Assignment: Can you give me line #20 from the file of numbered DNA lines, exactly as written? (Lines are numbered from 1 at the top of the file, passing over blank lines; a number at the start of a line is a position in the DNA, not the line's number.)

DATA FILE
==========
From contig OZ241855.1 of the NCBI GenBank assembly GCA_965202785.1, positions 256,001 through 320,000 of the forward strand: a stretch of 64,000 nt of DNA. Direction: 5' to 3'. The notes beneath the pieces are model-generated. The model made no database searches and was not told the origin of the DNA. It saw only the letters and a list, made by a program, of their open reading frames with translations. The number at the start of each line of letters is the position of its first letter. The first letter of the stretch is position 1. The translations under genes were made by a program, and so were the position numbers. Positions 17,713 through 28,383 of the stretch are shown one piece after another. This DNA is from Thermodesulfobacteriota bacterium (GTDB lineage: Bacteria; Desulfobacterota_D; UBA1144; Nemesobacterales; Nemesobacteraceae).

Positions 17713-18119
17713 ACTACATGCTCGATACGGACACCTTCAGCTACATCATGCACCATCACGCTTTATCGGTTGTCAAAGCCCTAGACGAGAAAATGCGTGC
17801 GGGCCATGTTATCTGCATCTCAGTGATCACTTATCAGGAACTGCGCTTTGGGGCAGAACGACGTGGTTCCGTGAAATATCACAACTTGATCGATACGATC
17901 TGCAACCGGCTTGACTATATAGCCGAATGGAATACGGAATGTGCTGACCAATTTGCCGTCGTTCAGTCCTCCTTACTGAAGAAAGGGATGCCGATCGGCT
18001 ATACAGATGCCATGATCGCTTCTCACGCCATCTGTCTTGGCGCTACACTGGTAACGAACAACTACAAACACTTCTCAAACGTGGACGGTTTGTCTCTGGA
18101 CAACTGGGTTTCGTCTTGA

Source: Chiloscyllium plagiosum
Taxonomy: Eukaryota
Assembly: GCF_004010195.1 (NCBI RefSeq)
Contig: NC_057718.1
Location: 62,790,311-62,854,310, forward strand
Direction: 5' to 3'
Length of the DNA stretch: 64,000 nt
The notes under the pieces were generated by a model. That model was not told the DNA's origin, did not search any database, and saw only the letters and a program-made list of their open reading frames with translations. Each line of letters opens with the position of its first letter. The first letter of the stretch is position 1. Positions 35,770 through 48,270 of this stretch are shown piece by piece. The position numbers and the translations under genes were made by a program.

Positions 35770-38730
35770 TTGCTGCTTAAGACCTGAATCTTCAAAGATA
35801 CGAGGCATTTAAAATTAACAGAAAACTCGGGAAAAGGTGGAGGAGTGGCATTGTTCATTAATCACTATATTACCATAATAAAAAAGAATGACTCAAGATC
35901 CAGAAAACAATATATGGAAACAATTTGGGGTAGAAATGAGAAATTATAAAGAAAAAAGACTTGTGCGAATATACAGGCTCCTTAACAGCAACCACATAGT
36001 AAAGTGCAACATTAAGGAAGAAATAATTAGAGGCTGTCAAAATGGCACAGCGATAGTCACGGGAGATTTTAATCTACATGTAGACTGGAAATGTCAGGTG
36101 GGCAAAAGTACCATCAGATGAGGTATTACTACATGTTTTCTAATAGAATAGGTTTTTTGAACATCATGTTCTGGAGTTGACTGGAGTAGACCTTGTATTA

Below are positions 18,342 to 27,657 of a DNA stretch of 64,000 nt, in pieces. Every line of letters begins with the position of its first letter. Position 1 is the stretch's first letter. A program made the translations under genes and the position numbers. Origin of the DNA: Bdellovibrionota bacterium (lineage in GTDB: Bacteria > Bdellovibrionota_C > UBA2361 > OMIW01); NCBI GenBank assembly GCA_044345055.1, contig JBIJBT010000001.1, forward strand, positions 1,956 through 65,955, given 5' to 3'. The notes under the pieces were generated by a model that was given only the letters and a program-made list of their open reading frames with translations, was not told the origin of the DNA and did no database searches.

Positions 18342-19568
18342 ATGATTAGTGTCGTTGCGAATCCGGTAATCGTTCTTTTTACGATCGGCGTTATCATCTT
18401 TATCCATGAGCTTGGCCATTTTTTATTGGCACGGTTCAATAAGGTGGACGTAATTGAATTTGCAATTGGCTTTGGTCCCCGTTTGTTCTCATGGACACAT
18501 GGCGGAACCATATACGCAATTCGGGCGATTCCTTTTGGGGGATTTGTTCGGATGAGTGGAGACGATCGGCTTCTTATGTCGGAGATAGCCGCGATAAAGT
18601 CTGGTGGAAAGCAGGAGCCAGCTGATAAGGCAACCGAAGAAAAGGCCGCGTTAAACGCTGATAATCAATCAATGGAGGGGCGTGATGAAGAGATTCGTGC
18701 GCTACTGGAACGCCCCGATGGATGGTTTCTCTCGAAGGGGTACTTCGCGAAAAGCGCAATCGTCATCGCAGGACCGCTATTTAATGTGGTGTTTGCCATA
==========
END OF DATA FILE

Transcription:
36001 AAAGTGCAACATTAAGGAAGAAATAATTAGAGGCTGTCAAAATGGCACAGCGATAGTCACGGGAGATTTTAATCTACATGTAGACTGGAAATGTCAGGTG